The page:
Sometimes I think I have become immune to Washington, D.C., feeling as though nothing can shock or surprise me, and then I hear a story that brings my expectations to an all-time low. Seven senators -- known as the "Coburn Seven" -- are playing politics with the lives of millions of people affected by deadly diseases by blocking the reauthorization of the Global AIDS, Malaria and Tuberculosis bill.
AIDS, malaria, and tuberculosis cause more than 90 percent of all deaths from infectious diseases around the world. A bill that will help fight these diseases passed in the U.S. House and has strong presidential support, but the "Coburn Seven" have blocked it from coming to a vote in the Senate. They say they want a mandate to shift money from prevention to treatment, but this argument is a fool's errand; for every person who goes on treatment, there are 2.5 people newly diagnosed.
The Global AIDS, Malaria and Tuberculosis program includes special provisions for orphans, women, and girls -- some of the hardest-hit populations in disease-ravaged villages and neighborhoods. These treatment and prevention programs are more than charity: They invest in local clinics and pharmacies and train nurses and doctors. They reach beyond the tired prevention debate of abstinence versus contraception and address a broad array of real-world factors that lead to infections, such as gender violence, unsanitary housing, and education.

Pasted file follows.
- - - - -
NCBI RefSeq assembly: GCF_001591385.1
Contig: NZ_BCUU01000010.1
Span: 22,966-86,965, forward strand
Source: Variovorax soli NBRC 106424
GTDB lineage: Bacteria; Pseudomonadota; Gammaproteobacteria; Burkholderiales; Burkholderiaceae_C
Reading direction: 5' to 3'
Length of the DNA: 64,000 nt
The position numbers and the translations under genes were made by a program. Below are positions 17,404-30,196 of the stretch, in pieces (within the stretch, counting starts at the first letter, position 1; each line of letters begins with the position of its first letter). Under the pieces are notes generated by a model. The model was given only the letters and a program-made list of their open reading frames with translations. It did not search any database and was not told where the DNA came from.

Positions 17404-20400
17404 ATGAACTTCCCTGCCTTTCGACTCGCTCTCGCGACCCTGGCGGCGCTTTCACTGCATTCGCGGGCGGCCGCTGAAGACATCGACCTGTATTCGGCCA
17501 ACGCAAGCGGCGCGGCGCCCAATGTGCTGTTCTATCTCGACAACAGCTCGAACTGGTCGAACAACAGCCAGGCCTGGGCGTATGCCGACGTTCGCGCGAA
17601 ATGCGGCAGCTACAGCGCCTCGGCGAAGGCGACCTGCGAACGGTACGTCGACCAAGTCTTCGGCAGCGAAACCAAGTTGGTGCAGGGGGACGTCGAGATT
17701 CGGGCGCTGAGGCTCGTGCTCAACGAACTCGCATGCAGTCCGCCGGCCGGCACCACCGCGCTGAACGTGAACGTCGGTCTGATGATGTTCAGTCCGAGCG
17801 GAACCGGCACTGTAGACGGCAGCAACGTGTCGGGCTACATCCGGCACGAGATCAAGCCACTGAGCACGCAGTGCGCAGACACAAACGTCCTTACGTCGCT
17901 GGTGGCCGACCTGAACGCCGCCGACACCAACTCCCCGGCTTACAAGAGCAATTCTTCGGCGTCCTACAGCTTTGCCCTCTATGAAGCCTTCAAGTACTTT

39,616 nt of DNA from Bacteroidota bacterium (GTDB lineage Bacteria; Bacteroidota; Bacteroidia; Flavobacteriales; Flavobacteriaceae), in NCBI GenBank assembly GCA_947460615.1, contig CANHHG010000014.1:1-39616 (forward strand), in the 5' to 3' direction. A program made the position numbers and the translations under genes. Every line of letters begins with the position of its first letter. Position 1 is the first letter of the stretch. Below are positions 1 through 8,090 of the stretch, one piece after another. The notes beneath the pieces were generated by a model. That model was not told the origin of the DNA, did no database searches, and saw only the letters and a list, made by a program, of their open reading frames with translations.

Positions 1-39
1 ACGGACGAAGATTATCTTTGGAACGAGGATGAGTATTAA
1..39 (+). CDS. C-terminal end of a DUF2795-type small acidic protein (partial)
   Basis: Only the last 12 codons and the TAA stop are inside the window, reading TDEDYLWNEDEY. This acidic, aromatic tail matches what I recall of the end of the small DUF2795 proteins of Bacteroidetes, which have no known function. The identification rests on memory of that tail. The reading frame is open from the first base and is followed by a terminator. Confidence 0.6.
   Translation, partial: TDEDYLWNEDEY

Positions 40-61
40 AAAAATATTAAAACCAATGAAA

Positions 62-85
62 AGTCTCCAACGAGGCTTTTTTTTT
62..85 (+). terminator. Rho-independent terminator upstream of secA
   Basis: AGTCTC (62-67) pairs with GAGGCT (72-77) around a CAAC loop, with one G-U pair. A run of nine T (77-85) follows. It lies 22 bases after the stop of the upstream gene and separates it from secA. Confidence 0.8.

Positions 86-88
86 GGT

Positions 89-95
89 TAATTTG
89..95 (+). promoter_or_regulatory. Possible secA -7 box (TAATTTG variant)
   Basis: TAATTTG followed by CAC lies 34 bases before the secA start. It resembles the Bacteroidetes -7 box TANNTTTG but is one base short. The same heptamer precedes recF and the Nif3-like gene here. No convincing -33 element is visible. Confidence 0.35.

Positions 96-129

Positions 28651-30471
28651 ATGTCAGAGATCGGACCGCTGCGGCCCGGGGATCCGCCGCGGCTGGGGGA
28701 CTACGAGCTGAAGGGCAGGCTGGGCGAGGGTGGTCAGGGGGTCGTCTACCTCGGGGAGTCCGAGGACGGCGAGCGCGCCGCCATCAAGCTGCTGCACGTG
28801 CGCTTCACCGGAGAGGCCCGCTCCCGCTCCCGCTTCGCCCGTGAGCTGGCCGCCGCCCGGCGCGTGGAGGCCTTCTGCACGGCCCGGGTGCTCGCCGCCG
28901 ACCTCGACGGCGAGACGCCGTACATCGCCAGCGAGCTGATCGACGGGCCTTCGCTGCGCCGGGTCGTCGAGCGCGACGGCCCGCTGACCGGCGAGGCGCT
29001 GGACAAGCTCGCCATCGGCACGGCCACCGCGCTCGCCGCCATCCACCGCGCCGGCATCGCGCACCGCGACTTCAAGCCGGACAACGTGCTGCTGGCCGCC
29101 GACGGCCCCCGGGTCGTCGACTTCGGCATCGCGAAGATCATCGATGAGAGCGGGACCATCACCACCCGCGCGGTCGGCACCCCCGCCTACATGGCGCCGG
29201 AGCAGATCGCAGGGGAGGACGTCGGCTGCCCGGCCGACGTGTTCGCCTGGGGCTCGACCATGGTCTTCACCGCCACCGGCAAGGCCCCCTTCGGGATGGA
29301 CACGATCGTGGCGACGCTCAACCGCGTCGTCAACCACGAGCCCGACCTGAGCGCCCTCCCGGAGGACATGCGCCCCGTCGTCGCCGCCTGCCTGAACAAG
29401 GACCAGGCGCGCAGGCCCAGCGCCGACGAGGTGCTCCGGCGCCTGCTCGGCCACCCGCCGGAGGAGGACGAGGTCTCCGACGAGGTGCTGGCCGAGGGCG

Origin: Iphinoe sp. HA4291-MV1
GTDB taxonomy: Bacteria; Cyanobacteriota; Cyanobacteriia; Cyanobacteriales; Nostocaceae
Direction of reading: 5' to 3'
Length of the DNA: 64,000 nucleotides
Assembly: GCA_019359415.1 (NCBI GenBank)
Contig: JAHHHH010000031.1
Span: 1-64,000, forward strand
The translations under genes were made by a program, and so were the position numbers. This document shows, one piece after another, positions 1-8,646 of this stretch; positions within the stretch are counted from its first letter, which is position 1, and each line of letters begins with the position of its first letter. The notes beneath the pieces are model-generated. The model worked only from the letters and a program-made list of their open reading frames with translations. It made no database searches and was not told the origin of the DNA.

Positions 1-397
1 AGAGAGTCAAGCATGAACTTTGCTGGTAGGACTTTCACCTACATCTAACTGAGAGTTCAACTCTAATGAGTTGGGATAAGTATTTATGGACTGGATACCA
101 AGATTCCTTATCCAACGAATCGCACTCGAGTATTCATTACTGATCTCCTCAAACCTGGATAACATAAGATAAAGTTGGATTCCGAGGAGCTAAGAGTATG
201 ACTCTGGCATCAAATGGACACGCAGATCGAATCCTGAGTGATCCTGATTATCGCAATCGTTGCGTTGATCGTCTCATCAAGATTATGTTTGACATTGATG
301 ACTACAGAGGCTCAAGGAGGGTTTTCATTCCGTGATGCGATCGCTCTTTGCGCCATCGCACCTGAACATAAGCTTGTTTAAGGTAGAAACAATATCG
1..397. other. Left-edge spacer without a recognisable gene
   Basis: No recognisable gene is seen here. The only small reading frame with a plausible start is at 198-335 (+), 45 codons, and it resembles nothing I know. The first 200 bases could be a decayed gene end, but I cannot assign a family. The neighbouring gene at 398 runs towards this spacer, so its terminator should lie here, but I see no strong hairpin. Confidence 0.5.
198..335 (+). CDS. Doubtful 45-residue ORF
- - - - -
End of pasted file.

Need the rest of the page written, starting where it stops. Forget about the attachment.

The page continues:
Next month President Bush will attend the G8 meeting in Japan, and without a signed bill he has little leverage to gain commitments for aid from the partner countries.
More importantly, without the assurance of uninterrupted U.S. support, programs on the ground will begin to decrease their services -- including accepting new patients -- in order to guard their limited budgets.
Fighting pandemic diseases is and should be a nonpartisan issue. Former Bush speechwriter Michael Gerson recently challenged these obstructionist senators, saying:
Without a five-year U.S. commitment on AIDS funding, other countries would be reluctant to put new people on treatment. And lives would be lost. Each of the Coburn Seven counts himself pro-life. If a bill came to the Senate floor that would save millions of unborn children, one assumes that pro-life members would push to improve it, accept a few necessary compromises and then enthusiastically support the legislation. It is difficult to imagine why pro-life legislation involving millions of Africans should be viewed differently.
Kevin Lum is the congregational network coordinator for Sojourners.